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Old 02-13-2013, 04:46 PM   #11
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I getting the impression c rated tires re not very forgiving on weight, pressure, or towing speed
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Old 02-14-2013, 04:22 AM   #12
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lbrjet Do not put more than 50lbs in C rated tires when towing.

What I was writing is that you may even put 60psi in a C rated tire of psi50.
On a C- rated tire the YYY in "maximum load xxxx lbs AT YYY psi ( cold) " is not the maximum pressure of the tire , as is written on P-tires and XL tires.
Even the American TRA allows 10 psi extra for higher speed and beter driving conditions. Thoug they only support higher maximum load ( xxxx in Example), for verry low speed, unofficially it would keep the tires undamaged when higher load.

@ Ditchhooker
Your tires probably got damaged by overloading , because 3 of 4 damaged , probably the 4th is also damaged but you cant see it yet.
If you now would highen up the pressure on the already damaged tires, they would blow up and you would blame the higher pressure.
For the new tires , if you stay at C-load/6ply , begin with 60 psi, or better weigh and discover that the tires or one side was overloaded for the tires all the time.
This link leads to a pdf of goodyear with at the bottom of page 1 "inflation limitations" , for truck tires even 20 psi above AT yyypsi is allowed.
http://www.goodyear.com/truck/pdf/edb_loads.pdf
also at page 2 the higher maximum load when more yyy at verry low speed.
So even with The original C-load Ditchhooker most likely ( but weigh first) can keep his tires undamaged.
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Old 02-14-2013, 11:00 AM   #13
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That's why I said "when towing". When towing the tire pressure will rise after heat is generated and that is where the cushion of "extra 10lbs" is utilized. Putting in 60 is asking for trouble, but please go right ahead if you wish.
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Old 02-15-2013, 01:38 AM   #14
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Quote:
Originally Posted by jadatis View Post
@ Ditchhooker
Your tires probably got damaged by overloading , because 3 of 4 damaged , probably the 4th is also damaged but you cant see it yet.
I doubt I have overloaded them, 3000 front axle, 3100 rear axle when loaded, the 2 on the slide side are the ones that are both damaged which is the heavy side regardless. never been below max pressure (always 50psi). Seldomly go over 65 mph, generally tow @ 62 mph (speed limit is usually 70 mph), however I have not scaled that specific side yet.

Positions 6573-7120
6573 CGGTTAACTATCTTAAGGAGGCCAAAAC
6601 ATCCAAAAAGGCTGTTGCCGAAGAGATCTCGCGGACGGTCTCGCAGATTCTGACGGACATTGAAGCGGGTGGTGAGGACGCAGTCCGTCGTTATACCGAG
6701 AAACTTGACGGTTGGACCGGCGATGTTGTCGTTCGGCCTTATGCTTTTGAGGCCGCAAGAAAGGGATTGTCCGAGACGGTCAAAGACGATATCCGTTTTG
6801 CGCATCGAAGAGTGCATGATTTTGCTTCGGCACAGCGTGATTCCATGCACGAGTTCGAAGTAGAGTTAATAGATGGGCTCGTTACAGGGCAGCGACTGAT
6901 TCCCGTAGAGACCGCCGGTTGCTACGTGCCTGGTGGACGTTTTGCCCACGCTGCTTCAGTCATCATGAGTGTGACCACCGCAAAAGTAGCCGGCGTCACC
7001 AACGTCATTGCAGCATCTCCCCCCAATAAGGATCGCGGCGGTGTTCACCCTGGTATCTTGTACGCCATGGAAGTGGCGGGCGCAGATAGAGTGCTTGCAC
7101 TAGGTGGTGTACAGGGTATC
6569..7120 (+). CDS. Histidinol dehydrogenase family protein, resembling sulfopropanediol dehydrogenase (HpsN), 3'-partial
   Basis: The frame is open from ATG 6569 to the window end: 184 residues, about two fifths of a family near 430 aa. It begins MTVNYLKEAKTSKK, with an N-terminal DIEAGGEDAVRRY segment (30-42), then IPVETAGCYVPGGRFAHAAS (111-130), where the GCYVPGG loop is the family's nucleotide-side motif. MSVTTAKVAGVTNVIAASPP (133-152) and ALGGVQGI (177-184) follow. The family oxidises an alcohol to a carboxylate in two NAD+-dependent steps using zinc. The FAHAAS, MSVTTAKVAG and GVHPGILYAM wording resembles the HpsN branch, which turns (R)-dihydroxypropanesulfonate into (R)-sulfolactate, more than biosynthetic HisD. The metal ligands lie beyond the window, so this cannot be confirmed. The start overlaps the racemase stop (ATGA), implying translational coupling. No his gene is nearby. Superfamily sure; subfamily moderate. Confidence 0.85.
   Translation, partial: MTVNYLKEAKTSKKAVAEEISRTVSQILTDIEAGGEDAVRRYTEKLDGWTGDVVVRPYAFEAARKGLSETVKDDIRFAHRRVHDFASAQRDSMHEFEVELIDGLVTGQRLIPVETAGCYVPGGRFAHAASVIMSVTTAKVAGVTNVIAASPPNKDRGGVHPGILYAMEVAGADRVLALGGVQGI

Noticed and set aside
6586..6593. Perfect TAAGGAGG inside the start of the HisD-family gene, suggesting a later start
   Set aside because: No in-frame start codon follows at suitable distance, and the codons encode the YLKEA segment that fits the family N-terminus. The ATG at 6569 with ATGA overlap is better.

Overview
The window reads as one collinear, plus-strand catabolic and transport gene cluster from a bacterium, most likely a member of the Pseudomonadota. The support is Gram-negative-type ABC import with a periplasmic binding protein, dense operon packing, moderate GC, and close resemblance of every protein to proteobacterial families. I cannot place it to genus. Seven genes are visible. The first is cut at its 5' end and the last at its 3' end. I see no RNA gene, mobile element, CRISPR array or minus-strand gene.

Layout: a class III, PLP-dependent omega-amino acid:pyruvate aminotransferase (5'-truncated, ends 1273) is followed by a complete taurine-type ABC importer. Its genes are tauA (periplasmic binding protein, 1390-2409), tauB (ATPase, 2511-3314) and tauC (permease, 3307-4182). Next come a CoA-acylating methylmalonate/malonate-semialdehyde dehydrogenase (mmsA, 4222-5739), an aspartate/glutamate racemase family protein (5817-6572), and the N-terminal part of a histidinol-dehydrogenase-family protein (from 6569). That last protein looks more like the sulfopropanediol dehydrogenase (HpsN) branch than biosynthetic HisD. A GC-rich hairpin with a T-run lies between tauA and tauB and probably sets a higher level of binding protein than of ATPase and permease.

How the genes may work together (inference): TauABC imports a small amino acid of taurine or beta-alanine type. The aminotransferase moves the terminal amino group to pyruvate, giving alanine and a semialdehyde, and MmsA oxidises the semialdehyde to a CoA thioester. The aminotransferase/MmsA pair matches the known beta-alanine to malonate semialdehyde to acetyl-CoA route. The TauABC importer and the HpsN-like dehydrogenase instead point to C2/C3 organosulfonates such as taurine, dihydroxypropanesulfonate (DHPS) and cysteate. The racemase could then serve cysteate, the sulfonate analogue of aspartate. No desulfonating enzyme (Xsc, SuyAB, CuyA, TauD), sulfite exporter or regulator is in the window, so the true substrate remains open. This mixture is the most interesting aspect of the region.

unfortunately I currently have a 14" ST tire on the trailer (Greenball Towmasters) and no where close to LT rated like in the article. I suspect just being close to the max load of the tires combined with some hot weather and the steady running at near the max speed for the tires is what has done it. The load range increase (possible size as well) is more for my peace of mind, as the DW on occation will hook up and go without me for a weekend with the girls from time to time.
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Old 02-15-2013, 06:43 AM   #15
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Quote:
Originally Posted by Ditchooker View Post
The load range increase (possible size as well) is more for my peace of mind, as the DW on occation will hook up and go without me for a weekend with the girls from time to time.
If you are uncomfortable with the load range on your current ST tire, I would definitely recommend going up ONE Load Range. I do not recommend changing tire size due to the issue of impact with the wheel well or other tire if the suspension should be stressed (load or impact from road hazard).
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Old 02-15-2013, 10:58 PM   #16
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Staying with the factory size would be ideal, however, Finding a 14" tire in load range D, is much more difficult, and looks to be non existant in Canada, whereas the 15" tires are much easier to find.